The mood on the New Zealand pop singer's subdued third album sounds a lot like caution, or just self-protection.

Advertisement

The line on Lorde has always been that she came into the world an old soul, fully formed — some precocious pop-star Buddha poured into the mortal coil of a girl from suburban New Zealand named Ella Yelich-O'Connor. At 16, she self-released "Royals," a sweet, stinging X-ray of modern fame; it went on to top the charts from Ireland to Italy and win two Grammys, including Song of the Year. The commercial and critical success of her first two studio albums, 2013's Pure Heroine and 2017's Melodrama, seemed to signal an artist only more sure of herself at every turn: Gen Z's Kiwi poet-queen stepping serenely into her crown.

And then several years of touring and living and pandemic-induced intermissions passed; the singer cited the death of her beloved dog, Pearl, for the initial delays in completing Solar Power (out Aug. 20). But the couplet that launches its folky falsettoed opener, "The Path," lands with switchblade precision, a tiny autobiography contained in two lines: "Born in the year of OxyContin, raised in the tall grass/Teen millionaire having nightmares from the camera flash." It's the kind of shrewd songcraft she's rightfully become famous for, dense with left-field references and filigreed detail.

The delicate, melancholy "California" finds her floating like a lady of the canyon over pretty Golden State reveries of desert flowers and "kids in line for the new Supreme"; there's a different kind of botany at work in "Stoned in the Nail Salon," whose sparse guitar hum backlights wistful lyrics about wishbones on windowsills and learning to slow down. If the album has a muse, it's the elusive silver-haired lover she seems to address on several tracks. (Yelich-O'Connor has never publicly acknowledged a partner, though Google sleuths are happy to draw their own conclusions.) "I should have known when your favorite record was the same as my father's, you'd take me down," she coos ruefully on "The Man With an Axe," a loping, willowy ballad on which she also admits, "I've got hundreds of gowns/I've got paintings in frames/And a throat that fills with panic every festival day."

Evidence of a less anxious Ella emerges on the lead-single title track, whose beatific music video showcases her frolicking on white sands in a silky two-piece the color of liquid sunshine, taking hits from a celery bong and exhorting her listeners to "Come on and let the bliss begin." Reception to the clip was mixed: Some said it looked like an ad for antidepressants or Old Navy; others embraced the benevolent-cult-leader vibe of it all. (Unsurprisingly, the internet also has no shortage of opinions about the album's cover shot, with its cheekily exposed undercarriage.)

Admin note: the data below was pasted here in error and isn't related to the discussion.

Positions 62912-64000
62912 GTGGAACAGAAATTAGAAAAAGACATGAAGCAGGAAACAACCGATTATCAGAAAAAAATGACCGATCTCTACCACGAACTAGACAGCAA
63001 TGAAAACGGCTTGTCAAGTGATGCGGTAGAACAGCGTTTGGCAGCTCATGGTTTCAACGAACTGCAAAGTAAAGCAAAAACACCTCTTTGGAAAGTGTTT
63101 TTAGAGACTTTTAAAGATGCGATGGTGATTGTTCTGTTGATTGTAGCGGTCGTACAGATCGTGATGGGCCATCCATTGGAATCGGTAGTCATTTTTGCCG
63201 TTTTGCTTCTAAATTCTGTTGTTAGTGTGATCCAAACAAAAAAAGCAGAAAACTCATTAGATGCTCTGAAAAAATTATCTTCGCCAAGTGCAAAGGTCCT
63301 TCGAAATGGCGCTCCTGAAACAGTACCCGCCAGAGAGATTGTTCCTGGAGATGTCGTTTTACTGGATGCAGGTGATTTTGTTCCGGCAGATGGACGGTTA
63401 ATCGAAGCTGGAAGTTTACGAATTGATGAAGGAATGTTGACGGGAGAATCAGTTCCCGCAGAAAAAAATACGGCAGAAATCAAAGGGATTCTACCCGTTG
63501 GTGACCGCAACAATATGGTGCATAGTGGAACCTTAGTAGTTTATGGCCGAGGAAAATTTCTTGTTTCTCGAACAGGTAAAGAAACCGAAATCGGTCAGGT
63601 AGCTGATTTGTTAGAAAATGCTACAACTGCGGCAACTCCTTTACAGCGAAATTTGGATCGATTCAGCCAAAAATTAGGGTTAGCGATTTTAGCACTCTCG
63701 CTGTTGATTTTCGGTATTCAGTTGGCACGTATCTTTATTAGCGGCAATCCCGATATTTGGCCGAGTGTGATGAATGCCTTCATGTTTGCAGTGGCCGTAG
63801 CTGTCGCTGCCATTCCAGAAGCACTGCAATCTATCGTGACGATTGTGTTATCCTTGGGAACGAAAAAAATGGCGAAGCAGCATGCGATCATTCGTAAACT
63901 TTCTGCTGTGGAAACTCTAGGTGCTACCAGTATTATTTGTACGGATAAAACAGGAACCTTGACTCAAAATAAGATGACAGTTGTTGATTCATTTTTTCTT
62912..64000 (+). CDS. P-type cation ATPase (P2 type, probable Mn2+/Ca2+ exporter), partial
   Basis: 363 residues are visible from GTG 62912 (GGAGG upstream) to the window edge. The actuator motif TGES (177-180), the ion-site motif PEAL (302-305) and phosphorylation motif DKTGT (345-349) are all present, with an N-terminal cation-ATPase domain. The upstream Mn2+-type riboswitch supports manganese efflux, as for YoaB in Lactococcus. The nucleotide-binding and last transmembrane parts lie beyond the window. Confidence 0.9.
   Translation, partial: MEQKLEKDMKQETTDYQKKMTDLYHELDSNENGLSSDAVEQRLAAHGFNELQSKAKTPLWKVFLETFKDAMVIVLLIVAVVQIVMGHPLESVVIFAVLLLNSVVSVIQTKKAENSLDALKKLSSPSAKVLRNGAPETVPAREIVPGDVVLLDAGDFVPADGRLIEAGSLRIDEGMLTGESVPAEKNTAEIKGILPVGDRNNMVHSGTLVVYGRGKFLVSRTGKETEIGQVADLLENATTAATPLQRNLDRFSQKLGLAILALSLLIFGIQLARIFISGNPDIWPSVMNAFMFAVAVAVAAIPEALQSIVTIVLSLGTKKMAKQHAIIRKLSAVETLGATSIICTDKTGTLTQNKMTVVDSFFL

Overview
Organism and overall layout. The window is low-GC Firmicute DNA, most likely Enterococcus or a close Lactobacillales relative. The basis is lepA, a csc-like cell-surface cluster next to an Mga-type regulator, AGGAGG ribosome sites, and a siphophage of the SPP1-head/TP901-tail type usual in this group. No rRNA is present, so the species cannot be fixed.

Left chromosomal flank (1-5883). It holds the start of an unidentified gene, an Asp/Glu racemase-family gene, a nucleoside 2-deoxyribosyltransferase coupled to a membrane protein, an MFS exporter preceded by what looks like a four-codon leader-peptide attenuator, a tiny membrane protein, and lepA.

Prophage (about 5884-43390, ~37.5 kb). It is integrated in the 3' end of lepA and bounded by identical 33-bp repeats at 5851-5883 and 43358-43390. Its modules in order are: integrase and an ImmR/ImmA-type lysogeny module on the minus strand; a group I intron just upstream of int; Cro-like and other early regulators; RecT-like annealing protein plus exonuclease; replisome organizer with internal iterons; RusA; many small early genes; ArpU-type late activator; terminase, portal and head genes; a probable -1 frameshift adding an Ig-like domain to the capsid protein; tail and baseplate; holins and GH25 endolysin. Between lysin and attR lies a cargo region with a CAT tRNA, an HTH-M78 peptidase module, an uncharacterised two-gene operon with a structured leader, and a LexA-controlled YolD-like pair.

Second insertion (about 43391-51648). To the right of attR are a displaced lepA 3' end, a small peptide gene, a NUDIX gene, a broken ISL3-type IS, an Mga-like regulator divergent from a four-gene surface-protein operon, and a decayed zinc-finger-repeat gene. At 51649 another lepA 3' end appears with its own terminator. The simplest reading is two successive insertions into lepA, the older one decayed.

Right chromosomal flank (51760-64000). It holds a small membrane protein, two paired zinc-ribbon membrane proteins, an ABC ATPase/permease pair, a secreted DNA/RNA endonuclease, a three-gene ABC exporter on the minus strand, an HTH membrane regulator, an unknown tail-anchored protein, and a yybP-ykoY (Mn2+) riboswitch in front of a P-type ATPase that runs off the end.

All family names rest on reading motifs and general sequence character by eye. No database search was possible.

The blithe gospel-chorused "Solar" stands out as one of the few pure-uplift moments on the record — which, like Melodrama, was mostly co-produced with Lorde's longtime collaborator Jack Antonoff. But Solar Power ultimately swerves away from that sort of rich sonic world-building — the galloping dance-floor synths, thunderous drums, and tricky time signatures — in favor of a feathery midtempo minimalism, delicate watercolor washes of sound wafting past her honeybee rasp.

At 24, Lorde is already a de facto elder stateswoman of the female-centered sound she helped pioneer: a nameless genre somewhere between high-gloss pop and indie rock, untroubled by the stringent rules of Hot 100 radio. So when rising acolytes Phoebe Bridgers and Clairo turn up on background vocals or Swedish deity Robyn drops a self-help spoken-word interlude into the battle-scarred musings of "Secrets From a Girl (Who's Seen It All)," it feels almost like a contact tracing of that loose but crucial sisterhood.

Maybe the singer, whipsawed by nearly a decade in the public eye and never quite convinced that the trade-offs justify the losses, is ready to cede some of her spotlight to the next wave. There's a subdued quality to Solar Power that feels a lot like caution, or just self-protection — a deliberate retreat from the raw, unfiltered verve of her earlier output into the safer remove of a wry bystander more at ease with cool observation than confessional bloodletting. "Now that cherry-black lipstick's gathering dust in a drawer, I don't need her anymore/Cuz I got this power," she intones airily on the gauzy closer "Oceanic Feeling"; no longer really a girl at all, and keeping certain secrets to herself. B

Related content:

Comments